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At the Intersection of Business and Law

We see the Big Picture Before Others Do.

Arizona Employment Law & Business Litigation Since 1996

Faulkner Law Offices is the premier law firm for your employment and business law needs. With decades of experience, our firm excels at providing timely solutions and effective results. From the very first phone call through every step of the process, you’ll get approachable, honest and skillful legal representation. We welcome challenges, complex facts and difficult claims.

The firm prides itself on providing clients with large law firm expertise at cost-effective fees. Most importantly, we are a results-oriented firm and will always be candid and up front with you about your individual legal situation. Through strong negotiation, an unwavering dedication to our clients and a solid understanding of the applicable laws, we are committed to providing the very best legal representation possible. We are trial tested and trial ready.

Faulkner Law Offices is an Arizona-based firm, serving clients statewide, including the Phoenix and Scottsdale communities. We provide dedicated and dependable legal representation to individuals and businesses of all sizes, focusing in the following legal practice areas:

Employment Law

We represent both employees and employers in a variety of legal claims, including: wage and hour (FLSA), whistleblower, Title VII (employment discrimination), the Family and Medical Leave Act (FMLA) and the Americans with Disabilities Act (ADAA).

Business Litigation

Business litigation matters including breach of contract actions of all varieties.

Accident and Personal Injury Law

Faulkner Law Offices handles wrongful deaths or injuries resulting from another person’s or company’s negligence arising out of motor vehicle accidents, dog bites, premises liability and/or from the use of defective products.

Latest Blog Entry

New EEO-1 Form – Prepare NOW for New Pay Data Collection Requirement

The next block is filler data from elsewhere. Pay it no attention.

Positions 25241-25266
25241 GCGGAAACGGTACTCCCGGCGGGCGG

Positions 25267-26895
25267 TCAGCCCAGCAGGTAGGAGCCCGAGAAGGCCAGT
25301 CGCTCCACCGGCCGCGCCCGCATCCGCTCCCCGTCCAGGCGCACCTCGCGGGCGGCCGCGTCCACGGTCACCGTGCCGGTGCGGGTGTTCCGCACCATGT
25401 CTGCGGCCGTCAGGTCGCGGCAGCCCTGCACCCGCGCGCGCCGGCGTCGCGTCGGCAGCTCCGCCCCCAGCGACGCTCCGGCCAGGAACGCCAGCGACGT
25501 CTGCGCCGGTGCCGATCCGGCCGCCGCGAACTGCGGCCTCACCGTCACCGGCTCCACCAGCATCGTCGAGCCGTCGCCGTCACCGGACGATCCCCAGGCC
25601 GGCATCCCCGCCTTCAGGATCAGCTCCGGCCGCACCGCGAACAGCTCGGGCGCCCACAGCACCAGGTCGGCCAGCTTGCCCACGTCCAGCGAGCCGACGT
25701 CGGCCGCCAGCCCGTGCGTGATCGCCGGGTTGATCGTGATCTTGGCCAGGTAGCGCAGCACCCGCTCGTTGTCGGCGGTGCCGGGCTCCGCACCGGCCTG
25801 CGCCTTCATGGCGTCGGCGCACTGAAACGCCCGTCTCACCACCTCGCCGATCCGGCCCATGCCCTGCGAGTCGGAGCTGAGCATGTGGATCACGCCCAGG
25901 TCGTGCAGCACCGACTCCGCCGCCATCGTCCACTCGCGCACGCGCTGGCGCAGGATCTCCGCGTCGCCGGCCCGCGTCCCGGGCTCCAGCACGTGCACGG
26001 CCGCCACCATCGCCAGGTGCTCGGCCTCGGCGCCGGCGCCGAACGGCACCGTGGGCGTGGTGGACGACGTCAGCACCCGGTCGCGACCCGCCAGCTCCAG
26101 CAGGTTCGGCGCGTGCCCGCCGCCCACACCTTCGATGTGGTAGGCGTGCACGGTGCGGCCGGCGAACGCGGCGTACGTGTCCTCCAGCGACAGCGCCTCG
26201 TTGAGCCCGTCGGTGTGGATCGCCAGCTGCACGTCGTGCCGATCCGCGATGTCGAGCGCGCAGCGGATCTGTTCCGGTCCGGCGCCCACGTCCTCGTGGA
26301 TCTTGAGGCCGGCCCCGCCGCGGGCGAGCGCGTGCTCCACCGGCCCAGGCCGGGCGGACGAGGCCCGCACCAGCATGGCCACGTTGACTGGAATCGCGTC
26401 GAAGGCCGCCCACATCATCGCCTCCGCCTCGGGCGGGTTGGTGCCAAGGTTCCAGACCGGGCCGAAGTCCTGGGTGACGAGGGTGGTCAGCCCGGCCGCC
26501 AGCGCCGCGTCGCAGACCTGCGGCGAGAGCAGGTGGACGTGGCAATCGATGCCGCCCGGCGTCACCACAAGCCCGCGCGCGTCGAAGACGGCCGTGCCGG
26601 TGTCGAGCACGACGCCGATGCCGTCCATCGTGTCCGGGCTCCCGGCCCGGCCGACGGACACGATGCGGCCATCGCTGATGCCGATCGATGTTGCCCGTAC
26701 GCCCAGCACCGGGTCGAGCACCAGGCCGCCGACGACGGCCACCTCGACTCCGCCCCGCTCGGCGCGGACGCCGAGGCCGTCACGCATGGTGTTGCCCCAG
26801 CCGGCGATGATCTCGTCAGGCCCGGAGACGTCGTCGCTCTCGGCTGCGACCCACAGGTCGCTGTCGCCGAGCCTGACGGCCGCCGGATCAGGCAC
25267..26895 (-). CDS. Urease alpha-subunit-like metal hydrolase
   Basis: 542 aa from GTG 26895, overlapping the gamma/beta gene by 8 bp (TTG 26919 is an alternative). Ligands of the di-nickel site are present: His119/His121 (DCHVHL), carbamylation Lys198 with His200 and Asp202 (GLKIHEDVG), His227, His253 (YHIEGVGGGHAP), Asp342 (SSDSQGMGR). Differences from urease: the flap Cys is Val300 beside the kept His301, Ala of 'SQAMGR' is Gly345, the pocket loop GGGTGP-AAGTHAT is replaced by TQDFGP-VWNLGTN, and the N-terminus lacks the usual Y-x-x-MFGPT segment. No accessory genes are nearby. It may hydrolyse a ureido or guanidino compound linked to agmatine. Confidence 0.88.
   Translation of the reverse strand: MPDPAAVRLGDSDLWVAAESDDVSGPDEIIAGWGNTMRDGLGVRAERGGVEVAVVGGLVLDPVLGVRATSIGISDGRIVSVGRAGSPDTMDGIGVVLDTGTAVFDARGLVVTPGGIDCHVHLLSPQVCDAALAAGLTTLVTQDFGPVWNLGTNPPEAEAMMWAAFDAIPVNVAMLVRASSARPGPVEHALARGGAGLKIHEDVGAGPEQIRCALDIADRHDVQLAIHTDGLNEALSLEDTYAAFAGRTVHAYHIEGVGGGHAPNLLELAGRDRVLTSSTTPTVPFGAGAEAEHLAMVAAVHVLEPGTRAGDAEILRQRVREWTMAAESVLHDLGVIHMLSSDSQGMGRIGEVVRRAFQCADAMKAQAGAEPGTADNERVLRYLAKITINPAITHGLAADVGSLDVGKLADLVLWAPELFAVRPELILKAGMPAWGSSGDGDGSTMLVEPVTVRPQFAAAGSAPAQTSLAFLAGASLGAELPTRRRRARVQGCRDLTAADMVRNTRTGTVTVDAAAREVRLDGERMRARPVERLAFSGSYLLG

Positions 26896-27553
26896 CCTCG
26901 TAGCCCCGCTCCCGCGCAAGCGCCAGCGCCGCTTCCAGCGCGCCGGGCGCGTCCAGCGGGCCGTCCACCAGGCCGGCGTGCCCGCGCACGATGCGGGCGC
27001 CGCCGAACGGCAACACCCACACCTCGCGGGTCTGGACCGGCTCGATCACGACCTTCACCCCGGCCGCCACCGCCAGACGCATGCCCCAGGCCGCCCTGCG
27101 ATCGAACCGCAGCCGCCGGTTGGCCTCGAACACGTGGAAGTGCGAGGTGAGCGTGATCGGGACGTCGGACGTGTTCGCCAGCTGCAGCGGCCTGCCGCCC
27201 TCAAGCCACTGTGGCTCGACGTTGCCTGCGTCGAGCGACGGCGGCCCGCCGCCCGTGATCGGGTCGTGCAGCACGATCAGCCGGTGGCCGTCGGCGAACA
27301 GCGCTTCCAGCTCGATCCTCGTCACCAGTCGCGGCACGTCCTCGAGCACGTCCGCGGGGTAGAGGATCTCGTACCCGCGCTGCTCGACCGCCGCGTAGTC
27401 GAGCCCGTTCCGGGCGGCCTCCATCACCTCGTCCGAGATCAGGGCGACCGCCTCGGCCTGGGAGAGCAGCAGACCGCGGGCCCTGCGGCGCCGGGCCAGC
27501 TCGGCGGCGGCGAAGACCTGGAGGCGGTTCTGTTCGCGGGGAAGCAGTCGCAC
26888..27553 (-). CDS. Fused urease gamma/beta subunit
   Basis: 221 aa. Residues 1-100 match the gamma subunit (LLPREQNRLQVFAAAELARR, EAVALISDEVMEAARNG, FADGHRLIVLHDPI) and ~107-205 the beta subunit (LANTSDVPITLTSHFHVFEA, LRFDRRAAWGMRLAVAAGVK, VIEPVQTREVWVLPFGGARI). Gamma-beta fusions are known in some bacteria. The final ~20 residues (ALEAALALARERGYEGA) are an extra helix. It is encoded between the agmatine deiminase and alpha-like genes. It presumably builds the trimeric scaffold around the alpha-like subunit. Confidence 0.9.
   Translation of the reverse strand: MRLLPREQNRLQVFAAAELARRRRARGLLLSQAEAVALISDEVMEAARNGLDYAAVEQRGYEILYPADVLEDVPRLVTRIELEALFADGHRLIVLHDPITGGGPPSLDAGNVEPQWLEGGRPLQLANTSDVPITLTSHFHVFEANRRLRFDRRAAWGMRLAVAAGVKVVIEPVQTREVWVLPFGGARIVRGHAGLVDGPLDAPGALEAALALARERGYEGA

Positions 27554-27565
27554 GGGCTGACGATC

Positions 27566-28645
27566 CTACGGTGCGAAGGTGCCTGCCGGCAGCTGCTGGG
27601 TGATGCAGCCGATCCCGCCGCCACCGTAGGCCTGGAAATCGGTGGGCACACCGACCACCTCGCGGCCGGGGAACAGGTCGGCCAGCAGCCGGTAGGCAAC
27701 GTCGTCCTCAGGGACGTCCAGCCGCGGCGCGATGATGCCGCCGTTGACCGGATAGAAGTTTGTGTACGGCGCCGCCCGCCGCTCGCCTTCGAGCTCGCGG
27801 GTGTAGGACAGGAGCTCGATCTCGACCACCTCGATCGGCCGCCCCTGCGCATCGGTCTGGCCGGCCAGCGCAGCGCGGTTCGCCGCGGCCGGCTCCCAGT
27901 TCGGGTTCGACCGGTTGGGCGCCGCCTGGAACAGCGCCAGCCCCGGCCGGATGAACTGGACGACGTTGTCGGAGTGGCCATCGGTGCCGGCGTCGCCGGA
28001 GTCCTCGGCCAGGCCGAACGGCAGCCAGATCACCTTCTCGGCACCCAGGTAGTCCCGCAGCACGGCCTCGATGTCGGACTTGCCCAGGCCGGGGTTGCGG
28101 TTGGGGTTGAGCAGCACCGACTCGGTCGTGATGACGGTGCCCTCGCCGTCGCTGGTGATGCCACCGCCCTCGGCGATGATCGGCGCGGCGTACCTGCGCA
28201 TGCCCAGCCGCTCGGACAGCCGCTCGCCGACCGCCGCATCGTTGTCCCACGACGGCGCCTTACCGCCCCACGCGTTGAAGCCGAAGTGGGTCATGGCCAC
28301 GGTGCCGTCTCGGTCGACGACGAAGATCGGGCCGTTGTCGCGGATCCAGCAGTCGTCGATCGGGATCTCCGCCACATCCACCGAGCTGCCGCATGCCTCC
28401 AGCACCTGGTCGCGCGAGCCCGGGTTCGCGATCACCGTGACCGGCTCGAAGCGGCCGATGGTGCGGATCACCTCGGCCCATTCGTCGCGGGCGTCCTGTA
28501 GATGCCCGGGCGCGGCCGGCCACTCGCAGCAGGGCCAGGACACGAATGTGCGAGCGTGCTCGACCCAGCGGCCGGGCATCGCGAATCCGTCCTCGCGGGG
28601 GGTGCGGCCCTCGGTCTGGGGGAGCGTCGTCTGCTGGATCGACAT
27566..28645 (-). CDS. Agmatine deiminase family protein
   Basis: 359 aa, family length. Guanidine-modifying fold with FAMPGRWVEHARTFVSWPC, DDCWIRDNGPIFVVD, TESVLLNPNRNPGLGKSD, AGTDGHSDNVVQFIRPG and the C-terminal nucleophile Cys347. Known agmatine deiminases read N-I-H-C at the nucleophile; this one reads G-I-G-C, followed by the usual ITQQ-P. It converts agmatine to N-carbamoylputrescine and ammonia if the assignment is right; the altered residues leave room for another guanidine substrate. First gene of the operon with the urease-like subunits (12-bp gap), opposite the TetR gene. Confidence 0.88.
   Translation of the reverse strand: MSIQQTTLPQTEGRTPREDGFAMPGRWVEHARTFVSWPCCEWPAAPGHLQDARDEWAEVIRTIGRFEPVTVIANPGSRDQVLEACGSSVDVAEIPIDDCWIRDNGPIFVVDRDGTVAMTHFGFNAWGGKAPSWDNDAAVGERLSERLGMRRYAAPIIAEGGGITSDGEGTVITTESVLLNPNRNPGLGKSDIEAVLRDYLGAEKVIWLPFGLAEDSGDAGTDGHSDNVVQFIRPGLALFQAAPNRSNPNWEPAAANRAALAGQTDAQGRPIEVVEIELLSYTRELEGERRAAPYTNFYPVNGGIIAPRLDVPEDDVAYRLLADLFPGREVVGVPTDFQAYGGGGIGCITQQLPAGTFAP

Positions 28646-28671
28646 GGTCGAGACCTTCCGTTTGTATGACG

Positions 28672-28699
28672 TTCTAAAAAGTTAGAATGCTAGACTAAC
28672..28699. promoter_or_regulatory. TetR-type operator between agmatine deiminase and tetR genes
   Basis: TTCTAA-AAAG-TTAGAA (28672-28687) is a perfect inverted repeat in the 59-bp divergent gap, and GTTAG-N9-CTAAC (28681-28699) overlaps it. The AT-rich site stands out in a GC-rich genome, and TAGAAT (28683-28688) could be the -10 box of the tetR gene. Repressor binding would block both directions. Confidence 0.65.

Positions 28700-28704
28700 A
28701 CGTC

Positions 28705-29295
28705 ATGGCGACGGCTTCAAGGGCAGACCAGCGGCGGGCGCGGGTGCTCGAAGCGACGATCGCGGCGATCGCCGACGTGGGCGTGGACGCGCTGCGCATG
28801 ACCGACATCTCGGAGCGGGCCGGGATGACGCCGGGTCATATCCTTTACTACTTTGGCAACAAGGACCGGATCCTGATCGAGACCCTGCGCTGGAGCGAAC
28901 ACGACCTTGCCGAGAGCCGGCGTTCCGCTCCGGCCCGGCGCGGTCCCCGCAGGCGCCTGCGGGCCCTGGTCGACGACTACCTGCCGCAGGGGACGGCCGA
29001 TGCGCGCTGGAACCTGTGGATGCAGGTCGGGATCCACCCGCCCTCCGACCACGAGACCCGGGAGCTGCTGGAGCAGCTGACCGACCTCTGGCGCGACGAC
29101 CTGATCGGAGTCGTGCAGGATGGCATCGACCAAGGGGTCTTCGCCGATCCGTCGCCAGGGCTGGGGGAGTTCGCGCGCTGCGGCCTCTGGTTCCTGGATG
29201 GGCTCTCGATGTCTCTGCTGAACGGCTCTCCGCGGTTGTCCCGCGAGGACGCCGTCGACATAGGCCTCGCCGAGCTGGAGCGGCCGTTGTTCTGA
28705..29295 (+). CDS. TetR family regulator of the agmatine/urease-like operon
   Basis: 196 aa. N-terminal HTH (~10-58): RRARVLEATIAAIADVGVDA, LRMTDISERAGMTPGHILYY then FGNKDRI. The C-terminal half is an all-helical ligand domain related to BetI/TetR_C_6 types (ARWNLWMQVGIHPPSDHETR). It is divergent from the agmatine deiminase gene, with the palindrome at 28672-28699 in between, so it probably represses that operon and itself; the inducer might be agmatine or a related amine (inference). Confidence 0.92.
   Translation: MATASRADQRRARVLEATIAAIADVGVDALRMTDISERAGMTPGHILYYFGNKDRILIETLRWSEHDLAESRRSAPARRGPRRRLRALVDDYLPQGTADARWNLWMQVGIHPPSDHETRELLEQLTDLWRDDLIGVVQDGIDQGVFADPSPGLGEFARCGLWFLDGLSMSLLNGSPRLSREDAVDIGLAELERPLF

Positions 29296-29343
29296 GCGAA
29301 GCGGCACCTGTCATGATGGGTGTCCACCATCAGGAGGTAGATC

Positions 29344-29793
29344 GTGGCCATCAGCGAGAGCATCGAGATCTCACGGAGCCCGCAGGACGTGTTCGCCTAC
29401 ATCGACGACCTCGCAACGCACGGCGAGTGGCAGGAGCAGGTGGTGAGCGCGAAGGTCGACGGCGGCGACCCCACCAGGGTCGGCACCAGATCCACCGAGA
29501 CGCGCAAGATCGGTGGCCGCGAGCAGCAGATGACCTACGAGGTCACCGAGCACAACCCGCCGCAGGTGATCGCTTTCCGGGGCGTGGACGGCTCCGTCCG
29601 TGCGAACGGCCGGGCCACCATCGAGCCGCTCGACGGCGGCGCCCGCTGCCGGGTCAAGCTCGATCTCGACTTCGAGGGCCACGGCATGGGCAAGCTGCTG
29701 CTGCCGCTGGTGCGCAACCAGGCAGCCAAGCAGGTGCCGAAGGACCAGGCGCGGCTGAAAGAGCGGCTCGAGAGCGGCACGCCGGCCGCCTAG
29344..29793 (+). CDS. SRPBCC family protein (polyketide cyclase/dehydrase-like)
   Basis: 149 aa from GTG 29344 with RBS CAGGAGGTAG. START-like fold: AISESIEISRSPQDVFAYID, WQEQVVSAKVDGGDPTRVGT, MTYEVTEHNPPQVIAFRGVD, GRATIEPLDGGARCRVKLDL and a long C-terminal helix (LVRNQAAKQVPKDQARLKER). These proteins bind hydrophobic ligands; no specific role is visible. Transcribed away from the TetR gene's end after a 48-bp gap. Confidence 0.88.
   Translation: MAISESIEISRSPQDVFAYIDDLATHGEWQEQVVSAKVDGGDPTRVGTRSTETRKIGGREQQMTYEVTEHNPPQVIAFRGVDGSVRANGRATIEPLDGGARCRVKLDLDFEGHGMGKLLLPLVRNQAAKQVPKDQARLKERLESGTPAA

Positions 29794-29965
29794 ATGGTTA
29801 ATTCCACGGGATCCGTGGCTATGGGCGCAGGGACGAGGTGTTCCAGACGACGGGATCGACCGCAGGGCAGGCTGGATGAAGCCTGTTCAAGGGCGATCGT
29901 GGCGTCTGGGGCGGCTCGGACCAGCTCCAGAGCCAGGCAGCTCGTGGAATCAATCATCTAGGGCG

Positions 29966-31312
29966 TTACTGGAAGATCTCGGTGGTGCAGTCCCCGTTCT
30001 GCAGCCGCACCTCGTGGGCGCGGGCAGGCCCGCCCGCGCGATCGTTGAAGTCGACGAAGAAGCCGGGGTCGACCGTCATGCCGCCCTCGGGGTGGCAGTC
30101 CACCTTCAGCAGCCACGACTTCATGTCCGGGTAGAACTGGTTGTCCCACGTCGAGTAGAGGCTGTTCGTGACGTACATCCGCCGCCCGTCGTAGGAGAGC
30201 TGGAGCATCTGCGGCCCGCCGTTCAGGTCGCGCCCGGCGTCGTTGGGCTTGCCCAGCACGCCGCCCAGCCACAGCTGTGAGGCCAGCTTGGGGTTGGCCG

For many years, a majority of non-government employers, and federal contractors and subcontractors, have had to complete an Employer Information Report (EEO-1) annually, charting the number of their employees by gender, by race and by ethnicity in each job category set forth on the EEO-1. The purpose of the EEO-1 is to allow the Equal Employment Opportunity Commission (EEOC) and the Office of Federal Contract Compliance Programs (OFCCP) to identify job positions in which the percentage of certain races or nationalities, or one gender, is far less than in the general population, thereby suggesting discrimination may be in play. Recognizing that pay disparity is one form of discrimination, the EEOC and OFCCP are seeking greater insight into pay practices, and to further that effort, they revised the EEO-1 to require summary pay data to be reported. Although this may sound like a fairly easy change to integrate into your long standing EEO-1 data collection and reporting practices, the devil’s in the details. Here’s a closer look at those details. Companies That Must Include Pay Data On The EEO-1: Starting with the next report (the EEO-1 for 2017), employers (both private companies and government contractors) with 100 or more employees must include summary pay data on their EEO-1. Federal contractors and subcontractors with 50-99 employees must submit an EEO-1 without having to include summary pay data; those with 49 or fewer employees do not have to submit an EEO-1. Private companies that do not have government contracts do not have to submit an EEO-1 if they have 99 or fewer employees. Counting Employees for Purposes of the EEO-1: In the... read more

Ninth Circuit Approves Neutral Time Clock Rounding Practice

Time clock rounding is a longtime practice by which employers round employee start and stop times to the nearest five minutes, nearest one-tenth of an hour, or nearest quarter of an hour. While it has been the norm for many years, is the practice legal? Although federal regulation has authorized this practice for over 50 years, until recently it had not been endorsed by any federal appellate court.  This changed, however, in May of 2016, when the Ninth Circuit Court of Appeals determined that an employer’s system of time clock rounding was in compliance with federal law in Corbin v. Time Warner Entertainment-Advance/Newhouse Partnership, 821 F.3d 1069 (9th Cir. 2016). Missing Pocket Change Fuels a Class Action In this instance, Time Warner Entertainment-Advance/Newhouse Partnership rounded its employees’ time punches to the nearest quarter hour. For instance, if an employee clocked in at 7:07 a.m., Time Warner would have rounded the time stamp to 7:00 a.m.  As such, the employee would be paid for seven minutes that he or she did not work.  On the other hand, if an employee clocked out at 5:05 p.m., the time stamp would be rounded to 5:00 p.m., causing the employee to lose five minutes of pay for time that he or she actually worked.  The premise being that the rounding would, over time, even out. Andre Corbin, the plaintiff in this matter, took the position that this rounding practice short-changed him. While the data revealed that Corbin either gained or broke even for 58 percent of his shifts with the use of the rounding system, over a span of several months he actually... read more

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